UCSB Science Line
Sponge Spicules Nerve Cells Galaxy Abalone Shell Nickel Succinate X-ray Lens Lupine
UCSB Science Line
How it Works
Ask a Question
Search Topics
Our Scientists
Science Links
Contact Information
I have been reading a lot of books on how the universe started and if it is expanding or not. I would like to know if scientists know if the universe will keep on expanding forever or not. I would also like to know how scientists know if the universe will keep on expanding forever or not (if they do know). Thanks a lot.
Question Date: 2005-06-08
Answer 1:

We believe that the universe will expand forever; not only that, but it seems to be speeding up in its expansion rate! How do we know this? Astronomers can measure the spectrum of light from the farthest and brightest objects we can see, supernovas, and can tell that the distance you calculate from their red shifts does not agree with the distance you get just by looking at how bright their light is. So we think they are actually farther away than they appear, which means the universe is expanding at an increasing rate. Eventually everything will just disappear from view!

Another piece of information that astronomers look at is the Cosmic Microwave Background Radiation (CMBR) - the oldest light we can observe. That tells us that there was a time, about 14 billion years ago, when the universe was like a ball of plasma, like the Sun. We can't observe any electromagnetic radiation from any time before that, because the universe was opaque, like the sun.

Answer 2:

What scientists know about the universe stems from Einstein's General Theory of Relativity. Even though the theory is almost 100 years old, there are several possibilities depending on the initial conditions of the actual universe. In particular the total mass and energy content are the parameters that need to be known in order to predict -according to that theory- the subsequent evolution of the universe.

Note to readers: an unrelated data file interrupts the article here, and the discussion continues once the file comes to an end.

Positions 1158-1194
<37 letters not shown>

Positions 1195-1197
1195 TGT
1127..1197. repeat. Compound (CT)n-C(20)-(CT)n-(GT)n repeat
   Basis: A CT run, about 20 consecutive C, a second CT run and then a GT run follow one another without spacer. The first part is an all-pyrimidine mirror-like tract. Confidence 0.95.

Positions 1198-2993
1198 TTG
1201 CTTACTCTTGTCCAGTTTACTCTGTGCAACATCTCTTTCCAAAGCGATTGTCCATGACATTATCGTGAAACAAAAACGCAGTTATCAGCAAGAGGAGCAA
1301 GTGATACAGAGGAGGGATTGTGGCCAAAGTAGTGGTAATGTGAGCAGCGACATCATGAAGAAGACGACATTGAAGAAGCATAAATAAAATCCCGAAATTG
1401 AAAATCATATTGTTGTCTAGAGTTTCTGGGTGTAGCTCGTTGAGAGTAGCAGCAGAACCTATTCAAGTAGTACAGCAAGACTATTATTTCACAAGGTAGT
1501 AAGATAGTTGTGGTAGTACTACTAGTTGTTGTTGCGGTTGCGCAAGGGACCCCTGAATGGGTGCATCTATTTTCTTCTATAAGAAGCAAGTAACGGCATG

One way scientists work to answer questions like yours is to become acquainted with the theory for some of these possibilities and then see what the universe will look like in each case. Computer simulations have played an important role in this task. The next step is to compare the results of each of these possibilities with what we know about the actual universe from different kinds of observations. One such observation is the way galaxies cluster (form groups) depending on the values of the amount of mass and energy in the universe. According to theory, the result that more closely resembles observations is for a content of mass and energy such that the predicted evolution of the universe is for a never-ending expansion.

Answer 3:

Scientists are currently aware that the universe is still expanding. Whether it will expand forever or not is still highly debatable. Scientists know that the universe is expanding by using the Doppler effect. Have you ever heard a motorcycle pass by? As its buzzing sound approaches it seems to get louder and then as it passes it just 'zooms' by in a different type of tone. This an example of the Doppler effect -- The change in pitch is a result from a shift in the frequency of sound waves. In astronomy they look at the Doppler effect using light waves.

Astronomers first used the Doppler effect to find how fast stars or other object moved toward or away from the Earth. To do this they looked at shifts in spectrum of gases from the star compared to the same gases on Earth. For the universe they believe it is expanding by looking at the spectral shifts caused by the Doppler effect of the edge of material blown up by the Big Bang. Predicting the future of the universe expanding or contracting is very tough. As you can imagine it isn't easy to think about how our universe (space) can be expanding and taking up more space!

Click Here to return to the search form.

University of California, Santa Barbara Materials Research Laboratory National Science Foundation
This program is co-sponsored by the National Science Foundation and UCSB School-University Partnerships
Copyright © 2020 The Regents of the University of California,
All Rights Reserved.
UCSB Terms of Use